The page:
Ultimately, I ended up buying our tickets to France over the phone, for $411 each. Then I moved onto the next, more engaging phase of my planning: figuring out what to do once we got there. My first stop was the French Government Tourist Office's site, which I located through the Tourism Offices Worldwide Directory (www.towd.com). France's site (www.francetourism.com) is somewhat bare bones, little more than an electronic version of a small guidebook. By contrast, the Irish Tourist Board's site (www.ireland.travel.ie), which I'd used to plan last summer's trip, is remarkably comprehensive. We were able to make reservations at bed-and-breakfasts, check out exteriors and interiors of thousands of cottages, view video clips of the country, even create a custom brochure for our family by clicking on the hotels, restaurants, and attractions we wanted to visit.CALYPSO SOUND. Beyond official tourism sites, many guidebook publishers--Fodor's, Lonely Planet, and Rough Guides, to name a few--run Web sites that provide at least some of the information available in their books. (I found www.fodors.com most helpful.) Thousands of tour wholesalers and retail travel agents have also created Web sites offering a range of services. Another resource is online travel "magazines," sponsored by consortiums of hotels and tourist attractions.
Although it's wise to remember that their information may not be objective, some sites are quite useful. At one point, we considered going to a dude ranch and found several online magazines linking us to ranch resorts. We also flirted with the idea of Key West because one commercial site (www.keywest.com), with its pink and turquoise colors and calypso music blaring through our PC speakers, made the South Florida city seem especially alluring.
Of all the electronic resources I've used, the one I've most enjoyed is the ability to connect with other travelers. Online services, special interest forums, and travel booking sites run chat rooms and message boards where fellow travelers offer recommendations and share expertise. (Several sites, including Yahoo! and America Online, have message boards devoted specifically to family travel.)
Minutes after posting a query on Independent Traveler boards of AOL ("Suggestions for a family traveling to France?), responses started piling in from Francophiles around the world. "I'd head south," wrote George. "The weather in Provence is wonderful in April." A frequent visitor to Paris E-mailed me a guide he had written. And a woman with children the same ages as mine sent me Web links to the places she had searched while making arrangements to rent a gote, a rural vacation home. On one of them, www.ivacation.com, we found a house in the Provence village of Venasque that, after a few E-mails with the owner, we decided to rent for a week.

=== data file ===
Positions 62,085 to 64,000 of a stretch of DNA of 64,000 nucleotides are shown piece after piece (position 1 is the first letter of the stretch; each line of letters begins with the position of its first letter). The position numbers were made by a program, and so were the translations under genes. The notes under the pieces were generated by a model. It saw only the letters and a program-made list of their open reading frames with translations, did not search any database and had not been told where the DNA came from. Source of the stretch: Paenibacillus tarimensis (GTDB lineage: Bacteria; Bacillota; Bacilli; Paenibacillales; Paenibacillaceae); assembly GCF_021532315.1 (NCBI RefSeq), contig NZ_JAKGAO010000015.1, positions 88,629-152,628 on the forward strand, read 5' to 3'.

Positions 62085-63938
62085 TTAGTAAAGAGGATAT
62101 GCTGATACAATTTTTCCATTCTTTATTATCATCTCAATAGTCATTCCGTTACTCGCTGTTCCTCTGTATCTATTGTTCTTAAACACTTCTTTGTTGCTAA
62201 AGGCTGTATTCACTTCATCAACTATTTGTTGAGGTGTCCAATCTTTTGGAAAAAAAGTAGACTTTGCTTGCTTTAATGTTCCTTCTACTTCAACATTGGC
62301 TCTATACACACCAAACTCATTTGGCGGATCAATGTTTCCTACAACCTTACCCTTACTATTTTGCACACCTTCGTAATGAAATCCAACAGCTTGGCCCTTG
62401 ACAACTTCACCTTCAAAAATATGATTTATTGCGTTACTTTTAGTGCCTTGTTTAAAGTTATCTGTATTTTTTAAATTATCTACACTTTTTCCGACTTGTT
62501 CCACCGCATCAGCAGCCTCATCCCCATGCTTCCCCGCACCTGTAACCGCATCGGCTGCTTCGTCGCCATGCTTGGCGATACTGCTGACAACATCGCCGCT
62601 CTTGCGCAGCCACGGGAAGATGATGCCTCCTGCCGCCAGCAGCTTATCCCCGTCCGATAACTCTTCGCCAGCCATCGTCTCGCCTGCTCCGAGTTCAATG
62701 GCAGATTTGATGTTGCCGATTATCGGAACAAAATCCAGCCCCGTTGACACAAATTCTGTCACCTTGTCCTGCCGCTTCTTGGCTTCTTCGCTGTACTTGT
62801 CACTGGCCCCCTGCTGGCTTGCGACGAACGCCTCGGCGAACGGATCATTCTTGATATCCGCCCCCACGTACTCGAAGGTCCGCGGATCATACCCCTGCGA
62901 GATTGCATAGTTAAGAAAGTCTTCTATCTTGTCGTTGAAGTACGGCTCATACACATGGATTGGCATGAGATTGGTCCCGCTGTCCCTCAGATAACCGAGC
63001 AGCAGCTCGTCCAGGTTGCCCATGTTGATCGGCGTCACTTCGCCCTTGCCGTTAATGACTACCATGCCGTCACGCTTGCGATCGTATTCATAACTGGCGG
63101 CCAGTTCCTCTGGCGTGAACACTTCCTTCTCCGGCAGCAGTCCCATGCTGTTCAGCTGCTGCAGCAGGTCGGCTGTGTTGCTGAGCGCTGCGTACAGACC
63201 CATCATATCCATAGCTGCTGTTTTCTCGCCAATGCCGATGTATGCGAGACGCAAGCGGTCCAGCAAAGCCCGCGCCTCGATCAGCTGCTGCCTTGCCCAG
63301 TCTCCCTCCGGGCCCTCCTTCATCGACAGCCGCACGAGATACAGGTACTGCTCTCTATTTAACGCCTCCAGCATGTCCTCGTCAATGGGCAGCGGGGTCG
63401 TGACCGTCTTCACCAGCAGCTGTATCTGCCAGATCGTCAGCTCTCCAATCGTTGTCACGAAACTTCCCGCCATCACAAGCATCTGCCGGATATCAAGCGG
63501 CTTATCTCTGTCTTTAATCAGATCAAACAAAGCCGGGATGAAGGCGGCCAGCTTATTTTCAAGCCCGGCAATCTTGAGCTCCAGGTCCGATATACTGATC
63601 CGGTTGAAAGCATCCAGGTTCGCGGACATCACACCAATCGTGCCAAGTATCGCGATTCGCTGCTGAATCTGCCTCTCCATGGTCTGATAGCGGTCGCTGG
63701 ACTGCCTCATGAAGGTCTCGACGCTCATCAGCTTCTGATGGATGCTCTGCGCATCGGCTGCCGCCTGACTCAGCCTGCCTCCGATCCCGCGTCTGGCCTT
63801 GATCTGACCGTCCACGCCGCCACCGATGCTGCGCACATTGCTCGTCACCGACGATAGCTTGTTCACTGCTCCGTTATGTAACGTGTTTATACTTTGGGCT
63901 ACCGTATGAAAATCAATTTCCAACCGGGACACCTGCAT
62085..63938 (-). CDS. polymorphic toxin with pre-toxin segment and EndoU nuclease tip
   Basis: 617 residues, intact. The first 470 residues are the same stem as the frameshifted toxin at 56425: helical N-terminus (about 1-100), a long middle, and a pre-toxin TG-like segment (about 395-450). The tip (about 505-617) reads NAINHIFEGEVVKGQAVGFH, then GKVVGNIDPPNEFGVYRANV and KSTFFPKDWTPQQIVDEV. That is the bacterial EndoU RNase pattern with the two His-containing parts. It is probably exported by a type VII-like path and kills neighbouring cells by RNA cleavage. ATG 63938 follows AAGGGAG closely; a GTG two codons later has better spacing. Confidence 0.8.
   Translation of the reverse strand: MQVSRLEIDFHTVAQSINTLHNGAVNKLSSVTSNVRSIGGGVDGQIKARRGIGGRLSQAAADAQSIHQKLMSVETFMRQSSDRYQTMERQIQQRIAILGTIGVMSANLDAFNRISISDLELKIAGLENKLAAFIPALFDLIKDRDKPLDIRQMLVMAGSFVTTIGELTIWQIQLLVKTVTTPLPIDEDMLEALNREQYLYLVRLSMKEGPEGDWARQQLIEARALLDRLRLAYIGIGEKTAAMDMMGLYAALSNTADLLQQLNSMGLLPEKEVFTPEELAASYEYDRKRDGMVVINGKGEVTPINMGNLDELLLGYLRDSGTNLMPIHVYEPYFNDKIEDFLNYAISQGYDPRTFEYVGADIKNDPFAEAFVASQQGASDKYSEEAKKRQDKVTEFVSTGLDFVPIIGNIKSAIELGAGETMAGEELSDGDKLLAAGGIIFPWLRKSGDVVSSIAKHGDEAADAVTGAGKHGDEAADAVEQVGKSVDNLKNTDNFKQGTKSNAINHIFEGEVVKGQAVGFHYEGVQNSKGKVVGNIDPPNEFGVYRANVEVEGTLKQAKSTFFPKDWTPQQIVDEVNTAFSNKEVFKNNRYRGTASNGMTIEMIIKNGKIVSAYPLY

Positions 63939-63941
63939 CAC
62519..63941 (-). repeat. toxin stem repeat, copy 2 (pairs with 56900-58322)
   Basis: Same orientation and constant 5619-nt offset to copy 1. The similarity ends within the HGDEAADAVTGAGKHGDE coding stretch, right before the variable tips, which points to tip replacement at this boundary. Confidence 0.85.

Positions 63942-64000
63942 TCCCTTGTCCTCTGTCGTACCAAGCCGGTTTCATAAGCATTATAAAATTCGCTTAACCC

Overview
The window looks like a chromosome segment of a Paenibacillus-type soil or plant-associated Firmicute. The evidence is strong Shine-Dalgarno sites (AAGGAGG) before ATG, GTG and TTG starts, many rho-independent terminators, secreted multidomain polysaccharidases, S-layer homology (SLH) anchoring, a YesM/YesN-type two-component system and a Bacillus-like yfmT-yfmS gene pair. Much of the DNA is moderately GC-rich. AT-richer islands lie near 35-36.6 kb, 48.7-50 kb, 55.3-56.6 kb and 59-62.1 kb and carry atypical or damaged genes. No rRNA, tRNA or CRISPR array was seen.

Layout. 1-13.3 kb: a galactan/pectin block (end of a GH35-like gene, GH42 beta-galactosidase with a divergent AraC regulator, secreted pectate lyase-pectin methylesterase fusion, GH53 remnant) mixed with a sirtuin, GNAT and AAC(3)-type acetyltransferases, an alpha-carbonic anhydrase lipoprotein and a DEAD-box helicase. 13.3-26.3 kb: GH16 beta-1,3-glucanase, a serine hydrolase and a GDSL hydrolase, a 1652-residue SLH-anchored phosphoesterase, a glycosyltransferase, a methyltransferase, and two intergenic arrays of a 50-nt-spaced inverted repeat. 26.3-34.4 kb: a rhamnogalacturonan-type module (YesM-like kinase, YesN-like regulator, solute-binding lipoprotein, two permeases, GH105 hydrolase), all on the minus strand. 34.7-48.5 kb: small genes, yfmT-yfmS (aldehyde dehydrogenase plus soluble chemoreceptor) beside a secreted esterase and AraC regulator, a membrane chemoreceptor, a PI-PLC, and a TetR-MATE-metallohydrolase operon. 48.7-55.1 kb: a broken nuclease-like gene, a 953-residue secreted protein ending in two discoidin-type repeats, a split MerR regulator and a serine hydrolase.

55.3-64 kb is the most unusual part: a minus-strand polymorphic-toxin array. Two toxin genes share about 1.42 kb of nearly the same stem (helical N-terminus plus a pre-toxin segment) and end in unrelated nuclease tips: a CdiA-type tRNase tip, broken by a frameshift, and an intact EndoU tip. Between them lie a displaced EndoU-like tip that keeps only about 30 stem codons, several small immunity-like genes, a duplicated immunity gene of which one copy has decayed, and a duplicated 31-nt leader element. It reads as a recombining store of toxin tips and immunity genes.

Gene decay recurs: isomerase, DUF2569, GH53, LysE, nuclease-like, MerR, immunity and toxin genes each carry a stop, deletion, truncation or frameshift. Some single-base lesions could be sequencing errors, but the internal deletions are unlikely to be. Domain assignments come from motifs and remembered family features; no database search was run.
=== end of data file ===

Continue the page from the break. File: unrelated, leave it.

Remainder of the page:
Finding a hotel in Paris was more frustrating. I visited about a dozen hotel booking sites, some run by large chains and others by groups of smaller, independent properties. The number of choices overwhelmed me. I ended up picking a 23-room hotel in the Marais district simply because I liked the photo of the stone walls in the breakfast room.
If there's a downside to travel planning on the Net, it's the almost limitless supply of information without an objective source to help you sort through it. I've logged more than 20 hours putting together this trip and there's more to do. I'll be online again checking out exchange rates, train schedules, and weather maps.
Of course, it's possible to plan a perfectly wonderful vacation on the Internet in a lot less time than I spent. But for me, part of the enjoyment of traveling is in the planning. Already, this vacation has been lots of fun, and I haven't left my desk.EDITED BY AMY DUNKINReturn to top